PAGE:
What would you like to see more of next year?

We want more submissions. The more stories we have, the more associations and destinations can learn from how we can work together to create positive change. It doesn’t matter what field they might be in, we can all learn something from other associations and practises on how to create an impact. It’s a very open and inclusive award, so there’s no reason why countries from all over the world shouldn’t be sharing stories and encouraging associations to put them forward for the award. It doesn’t matter the size of the association, because the impact doesn’t have to be huge – it can be little things that make a difference.

Jane Cunningham Incredible Impacts advice

Why is it important for associations to strive towards making incredible impacts?

We, in the meetings industry, often talk about how important association conferences and meetings are from an economic impact standpoint.  Bringing in thousands of people is fantastic for the city. It helps with job creation, spending and building the industry. We have proven testimonials of the economic difference of conferences coming to BestCities destinations.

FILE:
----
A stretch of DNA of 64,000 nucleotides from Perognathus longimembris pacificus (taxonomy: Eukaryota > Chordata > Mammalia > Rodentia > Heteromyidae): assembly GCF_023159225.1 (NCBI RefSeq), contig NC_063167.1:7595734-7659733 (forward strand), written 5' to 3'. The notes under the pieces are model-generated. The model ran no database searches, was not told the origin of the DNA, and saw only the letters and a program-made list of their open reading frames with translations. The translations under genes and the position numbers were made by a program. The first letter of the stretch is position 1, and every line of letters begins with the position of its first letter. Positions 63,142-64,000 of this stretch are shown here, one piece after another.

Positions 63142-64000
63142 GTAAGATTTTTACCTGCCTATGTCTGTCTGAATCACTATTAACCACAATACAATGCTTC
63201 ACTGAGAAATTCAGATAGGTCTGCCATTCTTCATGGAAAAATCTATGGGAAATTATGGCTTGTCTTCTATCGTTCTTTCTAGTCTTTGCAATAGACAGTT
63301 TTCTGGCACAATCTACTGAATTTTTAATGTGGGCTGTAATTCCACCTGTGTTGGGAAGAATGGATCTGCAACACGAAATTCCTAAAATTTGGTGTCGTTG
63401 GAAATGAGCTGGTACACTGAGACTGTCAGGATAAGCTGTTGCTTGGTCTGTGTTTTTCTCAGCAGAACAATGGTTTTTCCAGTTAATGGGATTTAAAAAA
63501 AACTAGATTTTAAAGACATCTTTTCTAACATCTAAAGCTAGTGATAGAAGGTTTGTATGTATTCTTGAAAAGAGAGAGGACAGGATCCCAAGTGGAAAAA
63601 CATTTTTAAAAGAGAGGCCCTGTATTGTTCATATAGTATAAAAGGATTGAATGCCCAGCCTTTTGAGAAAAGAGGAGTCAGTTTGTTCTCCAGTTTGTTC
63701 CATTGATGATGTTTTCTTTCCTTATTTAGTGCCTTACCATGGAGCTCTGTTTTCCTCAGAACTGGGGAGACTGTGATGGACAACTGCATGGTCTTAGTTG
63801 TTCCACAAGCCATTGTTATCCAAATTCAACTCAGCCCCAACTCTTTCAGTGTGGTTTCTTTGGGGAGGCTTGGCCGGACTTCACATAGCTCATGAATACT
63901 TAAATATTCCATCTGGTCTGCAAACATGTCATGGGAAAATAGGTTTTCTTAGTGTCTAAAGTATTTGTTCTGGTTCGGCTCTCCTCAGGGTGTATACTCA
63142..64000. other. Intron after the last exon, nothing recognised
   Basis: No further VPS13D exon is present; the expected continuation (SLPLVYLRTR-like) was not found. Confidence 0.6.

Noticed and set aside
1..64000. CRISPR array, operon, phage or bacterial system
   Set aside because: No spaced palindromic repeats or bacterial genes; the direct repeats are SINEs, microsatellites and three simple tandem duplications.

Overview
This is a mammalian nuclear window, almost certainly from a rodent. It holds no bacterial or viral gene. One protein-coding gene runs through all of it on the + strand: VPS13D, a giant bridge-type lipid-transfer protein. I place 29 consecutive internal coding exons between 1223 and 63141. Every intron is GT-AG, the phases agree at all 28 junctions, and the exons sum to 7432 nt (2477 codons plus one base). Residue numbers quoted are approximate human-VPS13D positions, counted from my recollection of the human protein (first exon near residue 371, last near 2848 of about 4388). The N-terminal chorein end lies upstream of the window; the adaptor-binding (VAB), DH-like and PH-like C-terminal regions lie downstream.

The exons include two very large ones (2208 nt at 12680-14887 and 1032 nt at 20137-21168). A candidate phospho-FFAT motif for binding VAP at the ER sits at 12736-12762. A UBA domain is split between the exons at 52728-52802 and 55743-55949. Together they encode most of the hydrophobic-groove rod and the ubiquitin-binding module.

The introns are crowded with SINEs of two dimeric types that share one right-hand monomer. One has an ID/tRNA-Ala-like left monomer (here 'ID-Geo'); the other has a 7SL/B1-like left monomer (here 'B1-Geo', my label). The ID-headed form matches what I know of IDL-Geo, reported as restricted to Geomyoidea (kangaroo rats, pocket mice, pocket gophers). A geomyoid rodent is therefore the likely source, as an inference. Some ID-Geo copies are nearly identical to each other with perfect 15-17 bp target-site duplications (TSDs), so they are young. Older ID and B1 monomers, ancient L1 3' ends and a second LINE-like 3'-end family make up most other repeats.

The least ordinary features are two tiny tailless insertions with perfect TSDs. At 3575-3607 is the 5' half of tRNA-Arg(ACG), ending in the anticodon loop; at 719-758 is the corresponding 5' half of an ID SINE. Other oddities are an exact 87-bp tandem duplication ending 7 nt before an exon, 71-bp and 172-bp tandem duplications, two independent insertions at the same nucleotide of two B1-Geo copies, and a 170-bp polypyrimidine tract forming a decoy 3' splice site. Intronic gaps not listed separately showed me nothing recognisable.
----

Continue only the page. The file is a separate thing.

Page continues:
However, it is also a game changer in destinations when we see the societal impact as a result of the conference taking place.  It encourages knowledge and culture transfer in fascinating ways. For example, when we can actually see policy changed in the destination as a result, children are educated in a different way or it gets the community engaged and educated in areas they knew little about, there is such huge value. You can really see the positive changes and results from the submissions this year.

Whatever area of impact the association is making – it’s making a positive change – there’s more to it than just bed/nights and coffee-cups, but the societal impact.  You can really see that with the submissions we received.

How can associations submit for next year’s programme?

Incredible Impacts 2019 will launch in January, and associations will have until 30th of June to submit to the first round. Next year’s winners will be presented at ICCA Congress in Houston and will win a grant of $7,500 to invest into creating more incredible impacts. Look out for the announcements next year via BestCities and ICCA news.

Find out more about applying for BestCities’ annual conference awards or read more of our thoughts on emerging conference trends.